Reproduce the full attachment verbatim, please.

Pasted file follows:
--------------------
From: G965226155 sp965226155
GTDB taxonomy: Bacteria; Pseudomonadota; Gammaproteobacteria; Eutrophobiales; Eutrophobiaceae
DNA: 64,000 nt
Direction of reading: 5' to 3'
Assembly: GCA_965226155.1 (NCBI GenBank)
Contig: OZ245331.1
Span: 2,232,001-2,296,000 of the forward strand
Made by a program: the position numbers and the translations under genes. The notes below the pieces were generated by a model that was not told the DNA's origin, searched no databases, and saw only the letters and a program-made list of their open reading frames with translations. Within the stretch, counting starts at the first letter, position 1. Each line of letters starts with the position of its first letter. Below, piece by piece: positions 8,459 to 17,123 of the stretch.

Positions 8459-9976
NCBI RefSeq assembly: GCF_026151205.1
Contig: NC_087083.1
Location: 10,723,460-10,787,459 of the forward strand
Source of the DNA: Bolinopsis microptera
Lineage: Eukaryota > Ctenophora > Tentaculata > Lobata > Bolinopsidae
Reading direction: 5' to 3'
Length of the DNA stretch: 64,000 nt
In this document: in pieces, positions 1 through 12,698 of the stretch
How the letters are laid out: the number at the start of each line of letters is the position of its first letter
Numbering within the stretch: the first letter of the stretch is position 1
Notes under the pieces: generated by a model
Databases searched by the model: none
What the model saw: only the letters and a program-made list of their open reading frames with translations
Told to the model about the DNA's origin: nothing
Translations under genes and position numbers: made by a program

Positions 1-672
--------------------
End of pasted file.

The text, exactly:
From: G965226155 sp965226155
GTDB taxonomy: Bacteria; Pseudomonadota; Gammaproteobacteria; Eutrophobiales; Eutrophobiaceae
DNA: 64,000 nt
Direction of reading: 5' to 3'
Assembly: GCA_965226155.1 (NCBI GenBank)
Contig: OZ245331.1
Span: 2,232,001-2,296,000 of the forward strand
Made by a program: the position numbers and the translations under genes. The notes below the pieces were generated by a model that was not told the DNA's origin, searched no databases, and saw only the letters and a program-made list of their open reading frames with translations. Within the stretch, counting starts at the first letter, position 1. Each line of letters starts with the position of its first letter. Below, piece by piece: positions 8,459 to 17,123 of the stretch.

Positions 8459-9976
NCBI RefSeq assembly: GCF_026151205.1
Contig: NC_087083.1
Location: 10,723,460-10,787,459 of the forward strand
Source of the DNA: Bolinopsis microptera
Lineage: Eukaryota > Ctenophora > Tentaculata > Lobata > Bolinopsidae
Reading direction: 5' to 3'
Length of the DNA stretch: 64,000 nt
In this document: in pieces, positions 1 through 12,698 of the stretch
How the letters are laid out: the number at the start of each line of letters is the position of its first letter
Numbering within the stretch: the first letter of the stretch is position 1
Notes under the pieces: generated by a model
Databases searched by the model: none
What the model saw: only the letters and a program-made list of their open reading frames with translations
Told to the model about the DNA's origin: nothing
Translations under genes and position numbers: made by a program

Positions 1-672